## An R package for multiverse analysis and counting researcher degrees of freedom

Joachim Gassen writes:

In a recent blog post I introduce an in-development R package that helps researchers to identify, document and exhaust inherent research design choices in work based on observational data.

As the analysis that I propose is similar in notion to a multiverse analysis that you suggested, I thought that maybe the package and the blog article might be of interest to you.

I haven’t had a chance to look at all of this but I’m posting it here as it might be of interest to you.

We’ve had lots of discussion of problems with statistical methods, so it’s good to see people developing methods to address some of these concerns.

1. Thanks! Author here. The package is in-development. Code is on GitHub. Feel free to reach out for feedback. Joachim

• Adam Schwartz says:

This is really great! I’d been thinking about the same thing for a while, and love that someone implemented it. Have you thought about how coding choices impact the choice of technique used and how you might combine that information? For example, rather than use a continuous variable, maybe I’d convert the independent and dependent variables into factors and switch from Pearson correlation to ChiSq. I’m inferring (perhaps improperly) from your post that the technique used is fixed while how variables get encoded is what you specify to create the analysis of RDF. Although I guess you could argue that https://lindeloev.github.io/tests-as-linear/ shows that all tests are really linear models of some form and so perhaps a fixed model is fine.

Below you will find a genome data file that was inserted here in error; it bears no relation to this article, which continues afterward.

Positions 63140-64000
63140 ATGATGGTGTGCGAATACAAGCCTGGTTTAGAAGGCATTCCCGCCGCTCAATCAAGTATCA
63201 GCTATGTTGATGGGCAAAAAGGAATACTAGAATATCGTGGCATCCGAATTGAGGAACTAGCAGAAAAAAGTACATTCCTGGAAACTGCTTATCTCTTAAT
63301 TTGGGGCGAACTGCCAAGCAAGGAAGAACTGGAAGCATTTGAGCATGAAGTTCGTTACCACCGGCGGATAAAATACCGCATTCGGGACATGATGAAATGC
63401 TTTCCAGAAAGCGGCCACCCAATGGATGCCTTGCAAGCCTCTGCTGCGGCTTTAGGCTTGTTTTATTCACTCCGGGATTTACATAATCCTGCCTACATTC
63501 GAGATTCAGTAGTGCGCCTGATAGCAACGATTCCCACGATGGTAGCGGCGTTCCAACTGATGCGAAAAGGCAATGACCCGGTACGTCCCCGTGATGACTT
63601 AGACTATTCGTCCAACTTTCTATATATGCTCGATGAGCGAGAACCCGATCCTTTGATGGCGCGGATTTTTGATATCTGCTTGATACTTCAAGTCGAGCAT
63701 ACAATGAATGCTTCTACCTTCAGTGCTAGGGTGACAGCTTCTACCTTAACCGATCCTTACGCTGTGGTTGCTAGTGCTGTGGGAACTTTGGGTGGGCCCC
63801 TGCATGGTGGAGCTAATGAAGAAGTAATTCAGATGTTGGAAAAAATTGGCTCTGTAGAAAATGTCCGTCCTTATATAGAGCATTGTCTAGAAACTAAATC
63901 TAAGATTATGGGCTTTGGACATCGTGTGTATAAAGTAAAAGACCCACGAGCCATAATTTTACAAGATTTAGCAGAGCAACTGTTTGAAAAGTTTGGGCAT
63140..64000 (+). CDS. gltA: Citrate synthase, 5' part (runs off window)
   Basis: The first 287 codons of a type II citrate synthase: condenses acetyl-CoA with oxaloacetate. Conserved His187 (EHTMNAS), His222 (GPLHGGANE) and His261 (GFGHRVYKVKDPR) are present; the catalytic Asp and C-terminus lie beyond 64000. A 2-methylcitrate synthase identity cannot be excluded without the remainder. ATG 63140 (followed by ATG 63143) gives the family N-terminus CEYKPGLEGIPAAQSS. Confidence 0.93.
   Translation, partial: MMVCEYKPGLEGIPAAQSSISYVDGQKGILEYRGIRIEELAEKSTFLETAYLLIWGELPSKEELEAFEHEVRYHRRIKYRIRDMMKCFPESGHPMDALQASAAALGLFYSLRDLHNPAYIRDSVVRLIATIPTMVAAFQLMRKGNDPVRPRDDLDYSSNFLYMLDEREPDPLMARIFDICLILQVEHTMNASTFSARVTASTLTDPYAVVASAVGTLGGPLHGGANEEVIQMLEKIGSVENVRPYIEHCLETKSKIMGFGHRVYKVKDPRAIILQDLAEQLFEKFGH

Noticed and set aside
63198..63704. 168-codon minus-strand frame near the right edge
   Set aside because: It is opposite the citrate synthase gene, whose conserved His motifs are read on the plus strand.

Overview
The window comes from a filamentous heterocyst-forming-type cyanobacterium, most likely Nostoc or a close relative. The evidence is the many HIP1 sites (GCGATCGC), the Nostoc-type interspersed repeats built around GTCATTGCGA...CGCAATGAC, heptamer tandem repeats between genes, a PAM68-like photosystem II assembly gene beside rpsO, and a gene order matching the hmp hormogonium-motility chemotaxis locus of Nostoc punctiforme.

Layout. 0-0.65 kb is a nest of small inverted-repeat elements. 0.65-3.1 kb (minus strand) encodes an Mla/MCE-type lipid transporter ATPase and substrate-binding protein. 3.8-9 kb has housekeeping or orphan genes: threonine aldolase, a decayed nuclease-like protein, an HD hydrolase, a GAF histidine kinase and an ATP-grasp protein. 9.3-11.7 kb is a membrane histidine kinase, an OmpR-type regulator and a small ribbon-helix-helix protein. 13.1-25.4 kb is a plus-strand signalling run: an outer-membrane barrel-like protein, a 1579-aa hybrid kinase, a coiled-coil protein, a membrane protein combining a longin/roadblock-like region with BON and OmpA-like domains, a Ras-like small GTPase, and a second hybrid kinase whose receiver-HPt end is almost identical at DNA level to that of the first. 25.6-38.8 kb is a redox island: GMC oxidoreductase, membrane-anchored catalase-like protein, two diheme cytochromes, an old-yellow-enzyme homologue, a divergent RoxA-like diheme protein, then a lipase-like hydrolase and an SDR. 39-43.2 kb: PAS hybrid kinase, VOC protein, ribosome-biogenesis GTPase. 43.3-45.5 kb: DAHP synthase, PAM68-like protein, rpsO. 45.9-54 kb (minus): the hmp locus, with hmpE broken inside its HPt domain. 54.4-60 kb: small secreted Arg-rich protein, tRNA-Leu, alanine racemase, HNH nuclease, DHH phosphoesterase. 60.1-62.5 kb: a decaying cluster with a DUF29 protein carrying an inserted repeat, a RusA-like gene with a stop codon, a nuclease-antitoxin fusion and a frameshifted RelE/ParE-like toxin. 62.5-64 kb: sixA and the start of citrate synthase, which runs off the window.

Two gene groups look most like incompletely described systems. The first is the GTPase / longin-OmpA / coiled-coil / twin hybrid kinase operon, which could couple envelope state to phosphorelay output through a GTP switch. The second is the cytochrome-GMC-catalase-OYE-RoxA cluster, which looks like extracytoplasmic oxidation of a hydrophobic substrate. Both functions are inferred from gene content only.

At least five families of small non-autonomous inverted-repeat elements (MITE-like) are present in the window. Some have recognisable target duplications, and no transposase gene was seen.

• Thank you! I tried to design the package to be as agnostic as possible about underlying techniques. The structure that it imposes is that each research design has to be implemented by a functional chain with each functional step taking the output of the prior step as input, applying a list of continuous and/or discrete choices and generating output that serves as input to the next step. The final step produces output that is reported as the “result”.

So, you are free to use linear or categorial models or whatever you are in interested in. From the standpoint of the code, this is just another choice.

Does that make sense?

• Adam Schwartz says:

Yes, thanks! I’m definitely going to download and play with it. :)